Vermont has been waiting for this for over a year.
Vermont was waiting for the chance to meet again.
the Burlington Discover Jazz Festival, which began its 10-day run on Friday, is the first large-scale public rally for the state since the COVID-19 pandemic shut down everything that looks like a large-scale public rally in March 2020. The festival in 2020 missed its first year since its inception in 1984.
This event, with its catchy music inviting listeners to come and dance, represented a significant moment in the pandemic. Fortunately, a community has come together after a long, difficult, sometimes heartbreaking year.
Mayor Miro Weinberger, speaking at the launch event on Friday, said it was Chittenden County’s status as the most vaccinated county in the union’s most vaccinated state per capita that had allowed this great celebration to take place. The festival is small compared to previous years, but its lack of renowned international talent and the emphasis on the state’s impressive musical talent only adds one more cachet to a truly unique Vermont experience.
Here are five highlights from three days of rebirth.
50 saxophones launch the festival
The idea seemed strange: to gather 50 saxophonists at Waterfront Park to launch the first Burlington Discover Jazz Festival in two years. In an era of perpetually disorienting social distancing, the plan made perfect sense.
The new executive director of the Flynn Center, Jay wahl, told the crowd of hundreds of people seated on the expansive lawn near Lake Champlain that they were gathered for a celebration. He also spoke about everything we’ve lost to the pandemic, from something as small as last year’s festival to the enormity of losing acquaintances, friends and family. The moment of silence requested by Wahl reminded everyone of the arduous road to exhilaration as Vermont emerges from 15 months of isolation.
Local saxophone giant Dave Grippo led the pop-up saxophone orchestra during rehearsals on Friday afternoon before the 6pm performance. The notes of the opening aria, “Take the A Train” by Duke Ellington, were big and bold and not always perfect. That there were notes to hear and a crowd of people to hear them, it was perfect.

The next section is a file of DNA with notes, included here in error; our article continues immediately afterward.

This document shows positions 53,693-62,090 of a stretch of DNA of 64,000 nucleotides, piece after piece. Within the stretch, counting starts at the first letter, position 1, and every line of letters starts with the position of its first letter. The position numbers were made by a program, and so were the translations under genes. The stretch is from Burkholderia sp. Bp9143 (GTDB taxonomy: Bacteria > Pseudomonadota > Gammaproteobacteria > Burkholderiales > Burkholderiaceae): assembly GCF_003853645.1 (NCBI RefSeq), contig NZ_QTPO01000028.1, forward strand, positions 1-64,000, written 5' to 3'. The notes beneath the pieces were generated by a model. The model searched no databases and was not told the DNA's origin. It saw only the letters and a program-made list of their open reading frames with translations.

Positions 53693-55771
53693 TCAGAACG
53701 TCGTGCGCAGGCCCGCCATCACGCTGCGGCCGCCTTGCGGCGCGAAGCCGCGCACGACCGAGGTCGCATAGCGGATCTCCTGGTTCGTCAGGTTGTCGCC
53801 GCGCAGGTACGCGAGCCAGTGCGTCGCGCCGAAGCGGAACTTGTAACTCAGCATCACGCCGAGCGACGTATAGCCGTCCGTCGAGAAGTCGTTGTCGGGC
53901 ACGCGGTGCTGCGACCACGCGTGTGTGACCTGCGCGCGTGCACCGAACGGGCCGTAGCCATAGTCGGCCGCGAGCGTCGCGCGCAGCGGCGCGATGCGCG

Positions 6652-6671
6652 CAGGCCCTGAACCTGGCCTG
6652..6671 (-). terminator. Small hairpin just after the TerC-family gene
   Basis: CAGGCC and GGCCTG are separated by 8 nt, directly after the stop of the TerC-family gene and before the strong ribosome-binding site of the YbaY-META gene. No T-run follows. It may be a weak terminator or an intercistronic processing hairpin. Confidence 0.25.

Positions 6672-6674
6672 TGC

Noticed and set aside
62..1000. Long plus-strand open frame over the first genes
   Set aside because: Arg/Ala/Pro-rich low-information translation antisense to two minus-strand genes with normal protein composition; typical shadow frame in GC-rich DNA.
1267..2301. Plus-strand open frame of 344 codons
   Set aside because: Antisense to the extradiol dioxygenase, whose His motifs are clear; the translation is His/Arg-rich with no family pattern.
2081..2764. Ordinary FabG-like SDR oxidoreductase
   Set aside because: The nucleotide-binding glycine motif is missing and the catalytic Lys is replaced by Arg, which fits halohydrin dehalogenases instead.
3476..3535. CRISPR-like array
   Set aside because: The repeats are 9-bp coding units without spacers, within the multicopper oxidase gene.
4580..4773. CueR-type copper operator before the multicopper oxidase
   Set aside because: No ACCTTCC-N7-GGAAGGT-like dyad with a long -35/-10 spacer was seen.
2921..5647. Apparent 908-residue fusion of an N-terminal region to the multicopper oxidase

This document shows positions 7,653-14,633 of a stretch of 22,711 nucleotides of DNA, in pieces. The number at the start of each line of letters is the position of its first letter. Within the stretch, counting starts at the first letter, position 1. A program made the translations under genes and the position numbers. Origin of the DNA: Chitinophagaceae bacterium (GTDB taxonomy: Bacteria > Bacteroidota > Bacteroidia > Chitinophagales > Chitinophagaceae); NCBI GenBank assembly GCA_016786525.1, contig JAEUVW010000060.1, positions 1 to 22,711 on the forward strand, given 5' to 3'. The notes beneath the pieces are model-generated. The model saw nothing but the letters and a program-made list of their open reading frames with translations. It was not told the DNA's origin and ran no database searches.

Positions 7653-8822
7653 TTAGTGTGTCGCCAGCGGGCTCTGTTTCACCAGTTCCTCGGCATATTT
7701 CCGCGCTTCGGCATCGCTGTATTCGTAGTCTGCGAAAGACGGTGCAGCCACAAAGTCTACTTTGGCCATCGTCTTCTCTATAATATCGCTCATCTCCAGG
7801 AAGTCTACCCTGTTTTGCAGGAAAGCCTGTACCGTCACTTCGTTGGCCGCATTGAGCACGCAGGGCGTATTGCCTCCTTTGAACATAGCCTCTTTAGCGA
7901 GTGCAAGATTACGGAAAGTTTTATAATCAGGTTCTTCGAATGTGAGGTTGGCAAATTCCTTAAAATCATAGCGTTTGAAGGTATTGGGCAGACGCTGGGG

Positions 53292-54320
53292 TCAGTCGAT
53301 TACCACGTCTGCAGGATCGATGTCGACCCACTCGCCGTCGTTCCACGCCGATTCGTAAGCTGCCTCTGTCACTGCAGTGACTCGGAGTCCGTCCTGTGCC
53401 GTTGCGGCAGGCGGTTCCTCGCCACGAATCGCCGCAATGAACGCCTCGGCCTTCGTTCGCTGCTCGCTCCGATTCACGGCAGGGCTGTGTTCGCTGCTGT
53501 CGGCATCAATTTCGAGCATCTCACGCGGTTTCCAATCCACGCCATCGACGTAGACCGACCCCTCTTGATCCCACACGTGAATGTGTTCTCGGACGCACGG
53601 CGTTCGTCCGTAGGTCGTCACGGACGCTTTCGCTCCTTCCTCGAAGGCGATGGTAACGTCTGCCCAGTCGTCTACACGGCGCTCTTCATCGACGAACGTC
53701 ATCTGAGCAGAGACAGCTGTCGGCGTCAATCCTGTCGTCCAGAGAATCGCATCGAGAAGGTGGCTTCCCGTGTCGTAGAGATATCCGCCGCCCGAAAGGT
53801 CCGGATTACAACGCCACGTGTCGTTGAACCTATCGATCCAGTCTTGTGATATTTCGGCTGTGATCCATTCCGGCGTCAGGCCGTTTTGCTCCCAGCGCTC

Airs on the roof of the Delvon Lamarr Organ Trio float above ground-level meetings
The audience for the second performance of this trio, like that of the first show on Friday night, was full. People gathered in the glorified alleyway behind Nectar’s, the legendary Main Street restaurant and concert hall, as Lamarr led his trio from the rooftop of Nectar’s.
The scene immediately raised the question: why didn’t this super cool, ivy-like makeshift yard not exist 20 years ago? As gruesome as the COVID-19 pandemic has been, the ingenuity its restrictions have imposed on artists and art presenters is inspiring.
Lamarr’s trio performed a fiery and moving mix of original songs and covers. The music from the roof was intense, but sometimes secondary to the scene 20 feet below. Members of the public were seated laughing and drinking at tables tighter than pandemic restrictions had allowed them for most of the past year.
People saw friends they hadn’t seen in months and gave them a hug. The hugs were longer, more joyful than the hugs of over a year ago. They were hugs from friends separated for too long.
Musicians return for Dwight and Nicole’s party
This show was supposed to start at 3 p.m. on Saturday but, due to a threat of thunderstorms, it was delayed by one hour. No one sitting on the grass in Roosevelt Park, in the heart of the city’s Old North End, seemed to care; the bad weather resisted, and after a year of waiting, what is an hour more?